The Ginsberg Center engages with schools and teachers in a variety of ways through our K-12 literacy initiatives. This month, we spent some time with Ms. Ellis from Ann Arbor's Logan Elementary to hear more about her work and how UM students can get involved.
1. Tell us more about the work you are doing around literacy.
Literacy is defined as “the ability to read and write.” Literacy actually encompasses all of the following skills: listening and speaking, phonics and spelling, writing, as well as reading with comprehension and fluency. Literacy skills are integrated throughout the day into all subject areas, such as science, social studies and mathematics. Because strong reading skills form the basis for learning in all subjects, it is important to identify those who struggle with reading as early as possible. Children who have been read to at home come to school with important early literacy skills. They are prepared to learn to read and write. Children who have not had many experiences listening to books read aloud or talking about books typically start school with limited early literacy skills. These are the students that benefit most from additional adult support in the classroom setting.
2. How have UM students/staff supported your work around literacy?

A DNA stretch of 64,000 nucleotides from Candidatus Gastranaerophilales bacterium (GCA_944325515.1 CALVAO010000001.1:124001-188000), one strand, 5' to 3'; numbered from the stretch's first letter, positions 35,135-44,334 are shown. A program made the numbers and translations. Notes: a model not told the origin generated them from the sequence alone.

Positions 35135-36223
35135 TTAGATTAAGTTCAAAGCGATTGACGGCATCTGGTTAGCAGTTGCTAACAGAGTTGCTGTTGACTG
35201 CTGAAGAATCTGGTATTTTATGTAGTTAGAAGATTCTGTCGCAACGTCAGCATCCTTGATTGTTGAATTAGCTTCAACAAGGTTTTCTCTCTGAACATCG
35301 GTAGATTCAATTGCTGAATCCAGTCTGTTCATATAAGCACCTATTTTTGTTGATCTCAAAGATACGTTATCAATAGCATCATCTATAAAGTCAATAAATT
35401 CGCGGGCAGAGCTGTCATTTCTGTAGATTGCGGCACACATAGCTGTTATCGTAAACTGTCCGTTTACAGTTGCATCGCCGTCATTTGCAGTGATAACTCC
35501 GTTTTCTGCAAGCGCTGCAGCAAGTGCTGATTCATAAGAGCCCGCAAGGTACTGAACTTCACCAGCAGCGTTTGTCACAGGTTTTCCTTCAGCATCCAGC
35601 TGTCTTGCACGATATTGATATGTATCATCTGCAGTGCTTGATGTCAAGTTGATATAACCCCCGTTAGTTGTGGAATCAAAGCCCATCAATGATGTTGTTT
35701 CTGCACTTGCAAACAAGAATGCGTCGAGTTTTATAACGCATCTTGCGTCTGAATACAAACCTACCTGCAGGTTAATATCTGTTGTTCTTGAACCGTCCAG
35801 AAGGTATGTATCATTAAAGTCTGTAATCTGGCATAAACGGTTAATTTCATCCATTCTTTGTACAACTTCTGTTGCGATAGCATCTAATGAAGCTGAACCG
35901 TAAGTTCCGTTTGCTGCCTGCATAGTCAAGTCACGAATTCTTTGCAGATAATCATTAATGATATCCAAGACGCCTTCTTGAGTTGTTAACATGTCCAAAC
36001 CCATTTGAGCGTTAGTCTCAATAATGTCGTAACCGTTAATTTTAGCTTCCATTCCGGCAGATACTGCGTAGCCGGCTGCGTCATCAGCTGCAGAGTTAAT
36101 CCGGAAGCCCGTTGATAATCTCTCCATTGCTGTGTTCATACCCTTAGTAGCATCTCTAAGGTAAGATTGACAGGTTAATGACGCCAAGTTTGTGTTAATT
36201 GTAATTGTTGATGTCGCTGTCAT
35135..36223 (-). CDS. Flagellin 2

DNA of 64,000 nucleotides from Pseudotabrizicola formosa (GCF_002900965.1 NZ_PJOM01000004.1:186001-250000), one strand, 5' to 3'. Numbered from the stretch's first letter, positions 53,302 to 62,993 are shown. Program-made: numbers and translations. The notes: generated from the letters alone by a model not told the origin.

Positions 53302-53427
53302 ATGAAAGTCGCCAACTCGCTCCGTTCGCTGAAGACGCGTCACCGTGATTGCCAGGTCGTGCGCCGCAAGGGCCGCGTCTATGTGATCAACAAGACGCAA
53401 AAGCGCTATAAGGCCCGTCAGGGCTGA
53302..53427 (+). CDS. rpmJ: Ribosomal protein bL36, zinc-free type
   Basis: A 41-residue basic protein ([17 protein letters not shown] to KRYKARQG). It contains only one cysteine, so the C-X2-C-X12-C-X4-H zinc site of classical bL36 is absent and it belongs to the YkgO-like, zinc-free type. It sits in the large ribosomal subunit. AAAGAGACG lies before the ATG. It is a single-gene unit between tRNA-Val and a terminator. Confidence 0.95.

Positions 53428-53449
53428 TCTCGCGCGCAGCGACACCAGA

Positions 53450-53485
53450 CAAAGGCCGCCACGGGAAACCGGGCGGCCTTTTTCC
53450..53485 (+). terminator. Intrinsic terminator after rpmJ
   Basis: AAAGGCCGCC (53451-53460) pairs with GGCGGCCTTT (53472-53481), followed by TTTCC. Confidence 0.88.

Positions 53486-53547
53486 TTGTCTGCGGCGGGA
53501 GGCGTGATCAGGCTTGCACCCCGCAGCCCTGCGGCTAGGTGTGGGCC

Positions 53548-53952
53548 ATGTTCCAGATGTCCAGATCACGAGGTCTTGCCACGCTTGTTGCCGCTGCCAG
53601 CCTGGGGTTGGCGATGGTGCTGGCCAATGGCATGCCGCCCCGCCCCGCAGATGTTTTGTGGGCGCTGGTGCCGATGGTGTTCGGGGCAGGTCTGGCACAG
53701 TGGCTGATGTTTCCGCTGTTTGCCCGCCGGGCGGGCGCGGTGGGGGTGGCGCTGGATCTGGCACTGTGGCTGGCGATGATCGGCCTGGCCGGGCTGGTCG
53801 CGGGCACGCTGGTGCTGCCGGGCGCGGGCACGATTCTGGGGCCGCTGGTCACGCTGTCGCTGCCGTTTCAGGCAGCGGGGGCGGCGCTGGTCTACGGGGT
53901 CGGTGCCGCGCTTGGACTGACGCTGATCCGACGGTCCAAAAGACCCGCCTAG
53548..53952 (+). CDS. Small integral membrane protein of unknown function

I have had the good fortune of having several U of M students volunteering in my classroom this year. These students are working with students who need support and/or clarification on assignments. This may include helping with reading skills, phonics or writing skills. These additional adults in the classroom are an important resource for the children. It allows each child to have more one on one time with an adult that can help the student remain motivated and achieve success.
Sometimes our volunteers have taken groups for reading when time restraints would otherwise have reduced the possibility. Other times they are helping children complete assignments who may need some “hurdle help” with reading directions or completing activities. Oftentimes just that additional adult spending a few extra minutes with a student is all that is needed for a child to continue working and achieving.
3. Why is literacy development important to our community?
The ability to read and write is the basis for all other education. Literacy is necessary for an individual to understand information whether written or verbal. Literacy is essential so that all of our children have the opportunity to reach their full potential.